Apple has sold more than 2 million iPads in the less than 60 days since it launched the tablet-style device, Apple announced May 31.
Following the device's instant success in the United States-with sales passing 1 million units in just a month-Apple delayed the iPad's international launch. Over the U.S. Memorial Day weekend, however, the iPad arrived in stores in the United Kingdom and is additionally shipping in Australia, Canada, France, Germany, Italy, Japan, Spain and Switzerland.
Developers have so far created more than 5,000 applications for the iPad, although the device can, with varying user experiences, additionally run almost all of the 200,000-plus apps in the Apple App Store that were created for the iPhone and iPod Touch.
More than just a success for Apple, the 1.5-pound iPad-which is dominated by a 9.7-inch LED-backlit widescreen display with multitouch technology-has breathed new life into the tablet market, and nearly a dozen manufacturers now have tablets in the works or are seriously considering adding one to their lineup.
Dell, for example, recently introduced the Streak, a 5-inch, Android-running tablet that will arrive in the United Kingdom in early June and the United States in late summer. Worldwide PC leader Hewlett-Packard also has plans to release a tablet running Windows 7, followed, eventually, by another with the WebOS platform developed by Palm-which HP recently purchased.
On May 31, Asustek also got in the game, releasing images and limited specifications for two tablets that it has planned. Both will run the Microsoft Windows 7 operating system.
Celebrating the iPad's 2 million mark, Apple CEO Steve Jobs said in a statement, "Customers around the world are experiencing the magic of iPad, and seem to be loving it as much as we do. We appreciate their patience, and are working hard to build enough iPads for everyone."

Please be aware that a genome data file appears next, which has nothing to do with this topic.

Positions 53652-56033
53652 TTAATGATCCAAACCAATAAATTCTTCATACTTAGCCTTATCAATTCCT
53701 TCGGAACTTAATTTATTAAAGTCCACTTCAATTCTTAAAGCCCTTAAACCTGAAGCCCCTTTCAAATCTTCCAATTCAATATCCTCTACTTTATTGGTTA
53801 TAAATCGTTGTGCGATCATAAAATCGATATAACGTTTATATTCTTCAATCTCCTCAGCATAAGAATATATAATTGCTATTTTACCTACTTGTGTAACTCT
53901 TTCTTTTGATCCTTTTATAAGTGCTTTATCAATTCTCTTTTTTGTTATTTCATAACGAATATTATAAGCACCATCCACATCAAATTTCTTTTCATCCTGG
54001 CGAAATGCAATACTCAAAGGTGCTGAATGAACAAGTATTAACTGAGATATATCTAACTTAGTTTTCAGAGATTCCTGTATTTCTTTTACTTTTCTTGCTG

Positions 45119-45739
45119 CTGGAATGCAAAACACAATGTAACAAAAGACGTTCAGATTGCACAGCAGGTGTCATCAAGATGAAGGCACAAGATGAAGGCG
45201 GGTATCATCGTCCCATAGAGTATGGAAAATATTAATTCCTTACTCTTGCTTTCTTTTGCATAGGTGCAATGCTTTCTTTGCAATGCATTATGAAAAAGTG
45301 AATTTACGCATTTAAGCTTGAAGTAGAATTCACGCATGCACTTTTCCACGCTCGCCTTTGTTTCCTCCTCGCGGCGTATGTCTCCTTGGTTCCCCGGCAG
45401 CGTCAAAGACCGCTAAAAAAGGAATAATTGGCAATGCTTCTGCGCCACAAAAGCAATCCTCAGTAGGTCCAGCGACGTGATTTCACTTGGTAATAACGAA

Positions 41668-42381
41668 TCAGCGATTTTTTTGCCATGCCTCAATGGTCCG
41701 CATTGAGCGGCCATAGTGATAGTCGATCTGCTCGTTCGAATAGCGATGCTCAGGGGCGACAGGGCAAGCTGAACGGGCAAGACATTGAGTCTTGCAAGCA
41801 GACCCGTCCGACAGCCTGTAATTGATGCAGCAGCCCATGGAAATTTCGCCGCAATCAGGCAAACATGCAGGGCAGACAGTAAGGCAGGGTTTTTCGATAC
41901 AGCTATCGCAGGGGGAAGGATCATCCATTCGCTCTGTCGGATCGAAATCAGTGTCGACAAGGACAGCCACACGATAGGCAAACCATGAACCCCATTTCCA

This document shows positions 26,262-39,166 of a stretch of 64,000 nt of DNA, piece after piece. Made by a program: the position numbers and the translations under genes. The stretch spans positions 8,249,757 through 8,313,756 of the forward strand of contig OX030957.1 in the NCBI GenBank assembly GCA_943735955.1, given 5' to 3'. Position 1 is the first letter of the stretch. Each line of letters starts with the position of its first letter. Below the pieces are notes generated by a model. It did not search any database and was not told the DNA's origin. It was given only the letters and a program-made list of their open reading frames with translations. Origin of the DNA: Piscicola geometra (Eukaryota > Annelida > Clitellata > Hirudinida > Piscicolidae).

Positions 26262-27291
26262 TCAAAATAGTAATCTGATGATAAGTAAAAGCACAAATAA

Foxconn, which reportedly builds the iPad, as well Apple's iPhone and devices for other high-end brands such as Nokia, Dell and HP, has made headlines in recent weeks following the attempted suicides of approximately 12 workers since the start of the year.
Foxconn Chairman Terry Gou has made an effort to prove that workers are not working under sweatshop-like conditions-though even the day that Gou led journalists of a tour of the facilities, the alleged 12th death was later reported.
Rather than grimy conditions, complaints appear to be primarily about workers facing long hours performing repetitive tasks under military-style conditions-such as being unable to talk on the job.
Reuters has reported that, in an attempt to address the issue, Hon Hai Group, which owns Foxconn, has announced that it plans to raise workers' wages by an average of 20 percent. Reportedly, workers are currently paid the minimum wage of 900 yuan, or approximately $132 a month.
Hon Hai revenue in 2009 was approximately $44.56 billion U.S. According to the Taipei Times, Hon Hai's revenue made it first on a list of 20 notebook and panel manufacturers that all reported 2009 earnings Jan. 8, 2010.